2. I understand what you are saying, and I mostly agree with it, but consider your typical person. They get up, do the kids thing, and go to work. They may not absolutely hate their job, but they probably don’t really love it either. They want to spend their evenings and weekends relaxing, enjoying the company of friends and family, or doing a hobby of some sort. They have enough to worry about, and they probably don’t really want to challenge the beliefs that make them comfortable and happy. They want to be around people that help them relax and have fun. I don’t think there is anything wrong with that.

      I guess what I am trying to say is that I don’t really judge people harshly for being insular. It is only when they use that insular experience as a basis for telling other people how to live that I get upset.

    3. Having dinner one evening with Playa, Jesse, and Sudden was bad enough. Now you want me to invite Shrike and Tony along? Fuck that.

    4. That even goes for many libertarians. Get out there and argue with progressives instead of hanging out on Reason all day.

      Been there, done that, fuck those people. I’d rather talk to people who can think and aren’t psychotic.

      1. ain’t that the truth. There is no discussing or debating anything with progtards. They are worse than religious zealots.

        At least (usually) a rank and file conservative can offer a rationale for a position; the typical prog response is rush! fox! Koch! racist!

        1. They’re not all about the Koch. Many are still into Bush.

        2. Often, the person you are trying to convince isn’t the one you are arguing with, but the lurker reading the comment thread.

          The person who comes across as more rational will be more persuasive.

  8. OT: These guys (the left) have done jumped the shark. Just a few days ago, the Tea Party was over, gone and buried. Today, they’ve won!

    The left slides into lunacy

    1. Is that this Donna Brazille?

      1. The one and only.

    2. Cole Leystra of Progressives United must be ecstatic!

      His income seems to be donations extracted from gullible proggies whom he stokes into a frenzy of fear over some hobgoblin before offering to save them from the it if they give him $5.

      I expect he’ll get three very lucrative fundraising emails out of this episode. No dogfood for the Leystra family tonight!

  9. Um, 55% – 60% agreement on certain vaguely worded issues isn’t exactly harmony. Even taking those numbers at face value, it means the country is pretty evenly split.

    A much better, though more difficult to measure, metric would be just how much time, effort, and emotional energy people actually devote to political issues.

    1. I think the point is that while a lot disagree with each other, people are becoming more and more in unison with their ideals. This is shown with those figures rising year after year. Even though politicians are becoming more polarized, the opposite is happening with the general population.

  10. Most people don’t give a shit about politics. Politics is mostly for dorks and losers in this country. That is both a curse and a blessing. It is a blessing because it is what makes this country still free. The one thing that all totalitarian societies have in common is the politicization of every aspect of life. Progs have been diligently trying to achieve this for about a century now but this poll shows they haven’t succeeded. It is a curse because since most people don’t pay attention, the various dorks and losers who are interested in politics are able to do a lot of harm without most people noticing.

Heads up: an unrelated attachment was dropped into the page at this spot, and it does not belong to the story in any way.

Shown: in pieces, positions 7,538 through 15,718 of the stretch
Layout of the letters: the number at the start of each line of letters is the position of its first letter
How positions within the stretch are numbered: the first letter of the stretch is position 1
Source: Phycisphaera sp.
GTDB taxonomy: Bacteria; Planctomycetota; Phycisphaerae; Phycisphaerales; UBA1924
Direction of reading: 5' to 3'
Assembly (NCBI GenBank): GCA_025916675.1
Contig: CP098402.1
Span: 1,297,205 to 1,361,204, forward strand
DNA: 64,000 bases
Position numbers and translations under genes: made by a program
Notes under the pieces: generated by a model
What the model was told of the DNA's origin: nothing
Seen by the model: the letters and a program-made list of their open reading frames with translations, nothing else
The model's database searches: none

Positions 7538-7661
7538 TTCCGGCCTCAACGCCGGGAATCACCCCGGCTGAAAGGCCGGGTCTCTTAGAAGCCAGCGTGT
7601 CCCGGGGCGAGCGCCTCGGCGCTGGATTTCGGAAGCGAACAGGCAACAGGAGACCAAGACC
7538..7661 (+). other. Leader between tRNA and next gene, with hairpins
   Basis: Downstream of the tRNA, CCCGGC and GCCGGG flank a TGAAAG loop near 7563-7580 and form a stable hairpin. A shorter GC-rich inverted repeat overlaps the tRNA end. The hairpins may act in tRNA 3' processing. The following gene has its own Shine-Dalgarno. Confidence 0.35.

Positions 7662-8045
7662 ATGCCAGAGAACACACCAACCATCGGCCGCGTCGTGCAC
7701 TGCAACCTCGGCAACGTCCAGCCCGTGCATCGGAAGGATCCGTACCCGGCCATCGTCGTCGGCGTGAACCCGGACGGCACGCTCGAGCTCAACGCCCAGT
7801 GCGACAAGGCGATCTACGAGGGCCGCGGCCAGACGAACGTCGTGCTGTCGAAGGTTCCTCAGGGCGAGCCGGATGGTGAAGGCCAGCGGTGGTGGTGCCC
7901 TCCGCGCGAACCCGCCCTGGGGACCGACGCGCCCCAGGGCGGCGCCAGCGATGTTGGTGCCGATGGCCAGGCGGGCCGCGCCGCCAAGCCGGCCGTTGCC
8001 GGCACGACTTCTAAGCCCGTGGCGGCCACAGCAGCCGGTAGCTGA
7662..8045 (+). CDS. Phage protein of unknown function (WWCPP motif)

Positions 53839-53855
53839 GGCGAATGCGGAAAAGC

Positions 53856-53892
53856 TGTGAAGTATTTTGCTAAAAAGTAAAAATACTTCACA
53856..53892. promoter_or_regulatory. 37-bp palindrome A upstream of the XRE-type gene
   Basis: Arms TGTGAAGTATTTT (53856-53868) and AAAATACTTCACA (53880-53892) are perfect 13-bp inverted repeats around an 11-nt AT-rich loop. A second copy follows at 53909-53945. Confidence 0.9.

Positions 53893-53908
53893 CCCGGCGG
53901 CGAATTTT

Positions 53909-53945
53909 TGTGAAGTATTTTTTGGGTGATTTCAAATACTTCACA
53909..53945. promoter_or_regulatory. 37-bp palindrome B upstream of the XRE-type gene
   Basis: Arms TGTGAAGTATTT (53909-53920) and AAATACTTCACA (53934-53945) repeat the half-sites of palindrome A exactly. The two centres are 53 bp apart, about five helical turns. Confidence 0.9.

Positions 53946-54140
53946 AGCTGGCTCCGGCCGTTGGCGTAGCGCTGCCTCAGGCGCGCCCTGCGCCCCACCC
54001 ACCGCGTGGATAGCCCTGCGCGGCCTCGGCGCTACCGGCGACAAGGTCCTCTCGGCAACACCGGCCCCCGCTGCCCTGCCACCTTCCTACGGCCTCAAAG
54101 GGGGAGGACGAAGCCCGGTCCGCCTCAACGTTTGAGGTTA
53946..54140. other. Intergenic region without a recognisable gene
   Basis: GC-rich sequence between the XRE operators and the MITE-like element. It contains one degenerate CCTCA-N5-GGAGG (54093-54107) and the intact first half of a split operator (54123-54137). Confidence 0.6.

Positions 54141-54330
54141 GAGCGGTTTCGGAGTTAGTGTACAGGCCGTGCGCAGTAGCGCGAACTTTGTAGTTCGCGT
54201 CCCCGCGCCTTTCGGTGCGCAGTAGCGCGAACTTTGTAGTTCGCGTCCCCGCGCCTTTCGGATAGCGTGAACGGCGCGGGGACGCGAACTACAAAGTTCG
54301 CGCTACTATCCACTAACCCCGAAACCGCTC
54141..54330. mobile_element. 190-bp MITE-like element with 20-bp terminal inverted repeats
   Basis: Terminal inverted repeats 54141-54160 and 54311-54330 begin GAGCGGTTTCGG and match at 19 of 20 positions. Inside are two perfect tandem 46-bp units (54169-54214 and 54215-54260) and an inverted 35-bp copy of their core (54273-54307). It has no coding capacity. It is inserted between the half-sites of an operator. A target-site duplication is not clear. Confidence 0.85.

At some point, perhaps sooner rather than later, things will get so bad the majority of Americans will start to take an interest in politics. Hopefully that will produce a great cleansing of the political system that will allow people to go back to not caring about politics again. Sadly it is just as likely to produce some populist demagogue who is even worse than what we have now. No matter what happens, it won’t turn out well for the various crap weasels who inhabit our political class now.

    It is always funny to hear some media asshole bemoan America’s lack of interest in politics. All I can think when I hear that is, be careful what you wish for asshole.

    1. This is also why political “mandates” are the dumbest thing ever. You can’t get a mandate from 50.1% of 60% of people who vote for you, even that is just a stupid plurality. That also assumes that every single person who voted for you is in lockstep agreement with every single policy of yours.

      1. clarification 50.1% vote for you, 60% vote in total.

      2. And a “mandate” implies that winning an election somehow isn’t good enough or some elections are not the same as others. Bullshit, you win, you get the powers and responsibilities of the office regardless of how many votes you got.

  11. I don’t know about you, but when I hear America singing, the chorus is pretty harmonious. The sour notes are coming from partisans whose days are numbered, this being “a libertarian moment” and all.

    *Nick sticks knife in Winston’s ribs…twists*

    1. I suppose Obamacare, Social Security, Medicare and the minimum wage will abolished anytime, amirite?

  12. (Big L) Libertarians might be independent of either Republicans or Democrats but are they not just as partisan?

    Is partisanship itself a bad thing?

    Would people prefer that politics were constrained by the Post-War Consensus?

  13. it turns out that 71 percent of voters ? including 64 percent of Republicans ? support comprehensive immigration reform

    “comprehensive immigration reform” is pretty vague. What does that mean exactly? Through out the Hispanics, open borders?

    1. It’s an Orwellian term and anyone using it is a fascist. Call it amnesty, O’Brien.

    2. I recently was polled by Rasmussen, and they ask which is the most important issue to you, and the choices were

      national security/defense
      healthcare
      economic issues (which really meant passing jobs programs)
      tax/fiscal issues (see, I’d say that is an economic issue.
      Cultural issues like SSM.

      They don’t even parse your opinion. I could be for complete nationalization or privatization of healthcare!

      In the end, I chose tax/fiscal issues.

      Later on you could rank each of these from 1-5, most important, somewhat important, etc.

      Even that is really hard.

      I also had to choose between liberal, moderate, or conservative. I chose moderate.

  14. “When it comes to Congress, few topics seem to engender more rage than immigration, but it turns out that 71 percent of voters ? including 64 percent of Republicans ? support comprehensive immigration reform.”

    How many of those agree on what that phrase should mean? The devil is always in the details.